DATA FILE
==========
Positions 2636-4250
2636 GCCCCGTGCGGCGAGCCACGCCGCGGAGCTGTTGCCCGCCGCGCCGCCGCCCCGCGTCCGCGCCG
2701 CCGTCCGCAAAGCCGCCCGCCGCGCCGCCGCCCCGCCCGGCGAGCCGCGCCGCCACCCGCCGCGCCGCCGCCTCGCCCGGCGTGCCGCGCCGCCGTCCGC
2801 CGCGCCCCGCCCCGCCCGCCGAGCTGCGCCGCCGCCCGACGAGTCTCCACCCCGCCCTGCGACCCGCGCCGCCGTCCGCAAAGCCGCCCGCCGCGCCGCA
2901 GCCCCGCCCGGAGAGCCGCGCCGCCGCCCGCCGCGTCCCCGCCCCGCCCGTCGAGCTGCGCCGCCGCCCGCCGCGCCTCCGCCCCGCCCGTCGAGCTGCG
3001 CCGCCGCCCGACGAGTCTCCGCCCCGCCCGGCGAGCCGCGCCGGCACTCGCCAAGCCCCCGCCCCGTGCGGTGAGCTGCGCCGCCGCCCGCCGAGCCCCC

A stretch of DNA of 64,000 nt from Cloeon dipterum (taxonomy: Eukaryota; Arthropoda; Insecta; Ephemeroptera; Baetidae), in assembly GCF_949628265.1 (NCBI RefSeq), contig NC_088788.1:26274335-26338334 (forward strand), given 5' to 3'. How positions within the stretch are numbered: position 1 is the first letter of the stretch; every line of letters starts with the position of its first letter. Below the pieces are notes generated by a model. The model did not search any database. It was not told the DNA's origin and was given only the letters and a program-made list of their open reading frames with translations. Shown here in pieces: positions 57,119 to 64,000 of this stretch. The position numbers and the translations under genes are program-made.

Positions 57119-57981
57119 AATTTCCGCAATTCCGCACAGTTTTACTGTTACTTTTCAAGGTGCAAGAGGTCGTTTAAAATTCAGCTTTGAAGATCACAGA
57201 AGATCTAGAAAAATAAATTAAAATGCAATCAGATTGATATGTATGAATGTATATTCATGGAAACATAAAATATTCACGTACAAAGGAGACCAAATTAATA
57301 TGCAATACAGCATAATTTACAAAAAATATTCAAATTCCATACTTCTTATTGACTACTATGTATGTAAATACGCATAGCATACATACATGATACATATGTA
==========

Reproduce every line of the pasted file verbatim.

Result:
Positions 2636-4250
2636 GCCCCGTGCGGCGAGCCACGCCGCGGAGCTGTTGCCCGCCGCGCCGCCGCCCCGCGTCCGCGCCG
2701 CCGTCCGCAAAGCCGCCCGCCGCGCCGCCGCCCCGCCCGGCGAGCCGCGCCGCCACCCGCCGCGCCGCCGCCTCGCCCGGCGTGCCGCGCCGCCGTCCGC
2801 CGCGCCCCGCCCCGCCCGCCGAGCTGCGCCGCCGCCCGACGAGTCTCCACCCCGCCCTGCGACCCGCGCCGCCGTCCGCAAAGCCGCCCGCCGCGCCGCA
2901 GCCCCGCCCGGAGAGCCGCGCCGCCGCCCGCCGCGTCCCCGCCCCGCCCGTCGAGCTGCGCCGCCGCCCGCCGCGCCTCCGCCCCGCCCGTCGAGCTGCG
3001 CCGCCGCCCGACGAGTCTCCGCCCCGCCCGGCGAGCCGCGCCGGCACTCGCCAAGCCCCCGCCCCGTGCGGTGAGCTGCGCCGCCGCCCGCCGAGCCCCC

A stretch of DNA of 64,000 nt from Cloeon dipterum (taxonomy: Eukaryota; Arthropoda; Insecta; Ephemeroptera; Baetidae), in assembly GCF_949628265.1 (NCBI RefSeq), contig NC_088788.1:26274335-26338334 (forward strand), given 5' to 3'. How positions within the stretch are numbered: position 1 is the first letter of the stretch; every line of letters starts with the position of its first letter. Below the pieces are notes generated by a model. The model did not search any database. It was not told the DNA's origin and was given only the letters and a program-made list of their open reading frames with translations. Shown here in pieces: positions 57,119 to 64,000 of this stretch. The position numbers and the translations under genes are program-made.

Positions 57119-57981
57119 AATTTCCGCAATTCCGCACAGTTTTACTGTTACTTTTCAAGGTGCAAGAGGTCGTTTAAAATTCAGCTTTGAAGATCACAGA
57201 AGATCTAGAAAAATAAATTAAAATGCAATCAGATTGATATGTATGAATGTATATTCATGGAAACATAAAATATTCACGTACAAAGGAGACCAAATTAATA
57301 TGCAATACAGCATAATTTACAAAAAATATTCAAATTCCATACTTCTTATTGACTACTATGTATGTAAATACGCATAGCATACATACATGATACATATGTA